Posts Tagged ‘Divorce in the over 60’s’

Divorce in the over 50’s.

Vanessa Feltz, poses a very interesting question today in the Express.  about whether you stay loyal to ‘the marriage’, friends and family, or break for the border and take a risk of finding happiness. She talks particularly about the age group of people in their 60’s, when it would seem safer to stay married rather than be on your own, and she quotes Sharon and Ozzy Osbourne as an example of this.  I do think the decision is helped a little by having access to funds and a lifestyle that takes away the financial stress that most people have when they separate. 

However, the question of staying or going when you are over 60, doesn’t have an easy or a right answer.These are deeply personal decisions rarely taken lightly, although friends will often think they are. Staying in an unhappy marriage is debilitating, making you think, that, as you say in your article, where there is breath there is hope. We are all living and working for longer, so in our 50’s and 60’s there is a feeling that life isn’t over and there is a chance to get it right. Separating is devastating and has a ripple effect way beyond the couple, but sometimes its more devastating to stay together in a relationship sapped of joy. None of us knows what goes on behind closed doors and its easy to stand in judgement when the door closes on a marriage. Marriage isn’t easy, but nor is divorce, but one thing is true, there is life after divorce and it is also a new beginning.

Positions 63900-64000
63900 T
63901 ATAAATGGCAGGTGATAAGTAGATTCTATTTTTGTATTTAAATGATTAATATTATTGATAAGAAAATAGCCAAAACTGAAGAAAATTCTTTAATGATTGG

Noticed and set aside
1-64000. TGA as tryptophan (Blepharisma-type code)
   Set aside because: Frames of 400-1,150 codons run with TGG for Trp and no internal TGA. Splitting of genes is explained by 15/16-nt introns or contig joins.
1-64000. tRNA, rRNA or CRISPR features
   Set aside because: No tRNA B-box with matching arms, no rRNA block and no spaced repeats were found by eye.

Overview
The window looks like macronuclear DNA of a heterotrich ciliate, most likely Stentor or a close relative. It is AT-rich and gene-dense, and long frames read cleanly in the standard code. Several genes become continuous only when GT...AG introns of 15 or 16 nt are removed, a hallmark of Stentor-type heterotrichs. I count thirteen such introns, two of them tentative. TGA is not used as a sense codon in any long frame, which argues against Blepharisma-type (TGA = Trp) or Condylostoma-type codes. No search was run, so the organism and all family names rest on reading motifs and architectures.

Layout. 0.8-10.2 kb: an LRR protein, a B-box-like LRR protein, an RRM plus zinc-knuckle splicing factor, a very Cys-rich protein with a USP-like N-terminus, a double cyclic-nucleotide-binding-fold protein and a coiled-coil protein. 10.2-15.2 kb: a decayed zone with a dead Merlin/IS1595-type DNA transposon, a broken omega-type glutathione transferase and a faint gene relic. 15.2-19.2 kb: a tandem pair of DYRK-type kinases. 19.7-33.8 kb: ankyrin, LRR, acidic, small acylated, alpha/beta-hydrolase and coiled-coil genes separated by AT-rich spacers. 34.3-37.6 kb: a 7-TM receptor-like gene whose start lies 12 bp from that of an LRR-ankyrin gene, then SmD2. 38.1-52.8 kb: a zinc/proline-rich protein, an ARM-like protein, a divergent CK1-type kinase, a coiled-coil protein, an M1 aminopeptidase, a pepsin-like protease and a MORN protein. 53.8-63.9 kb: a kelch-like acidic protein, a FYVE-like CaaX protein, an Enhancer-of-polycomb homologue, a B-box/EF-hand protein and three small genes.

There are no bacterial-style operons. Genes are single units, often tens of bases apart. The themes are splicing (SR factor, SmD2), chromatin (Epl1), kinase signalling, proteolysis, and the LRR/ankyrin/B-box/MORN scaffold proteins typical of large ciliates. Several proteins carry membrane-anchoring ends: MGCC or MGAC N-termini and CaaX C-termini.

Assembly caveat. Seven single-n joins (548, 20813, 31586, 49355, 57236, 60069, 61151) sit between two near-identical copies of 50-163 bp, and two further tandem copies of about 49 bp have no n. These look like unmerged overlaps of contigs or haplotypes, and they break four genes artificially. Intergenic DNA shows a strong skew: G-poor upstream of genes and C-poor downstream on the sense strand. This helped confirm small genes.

Divorce in the over 60’s


Over the weekend, the Daily Mail covered a story on the rise of people over 60 filing for divorce ( This doesn’t surprise me and I have covered the issue several times recently.

A relationship takes work, and over the course of 35 years or more, it can very easily become overlooked. As the children start to leave home and create their own lives, two things happen: Firstly, envy can creep in. Seeing a child start their adult life at the beginning of a new career, perhaps in a passionate relationship, independent and with their whole life ahead can make you feel your life is over and you are invisible. Secondly, with no children under your roof and perhaps with less or no work, you are left to look at your partner and find that you have left it too long to revive something. Too many years have passed with no connection.

It is ironic, that at the moment that you could actually spend more time together unencumbered by domestic duties, you wish to spend less time because you realise you have nothing to say and that you hardly know your partner. In the bustle of the business of your family life, you forgot that buried in the noise of it all was your relationship. There are now many more divorces of people over 60 than there have ever been. People simply ‘wake up’ after years of running around and find they have fallen out of love. Relationships need nurturing. Whatever path you decide to take will have its hurdles -a divorce being every bit as hard as staying together through the good times and the very bad.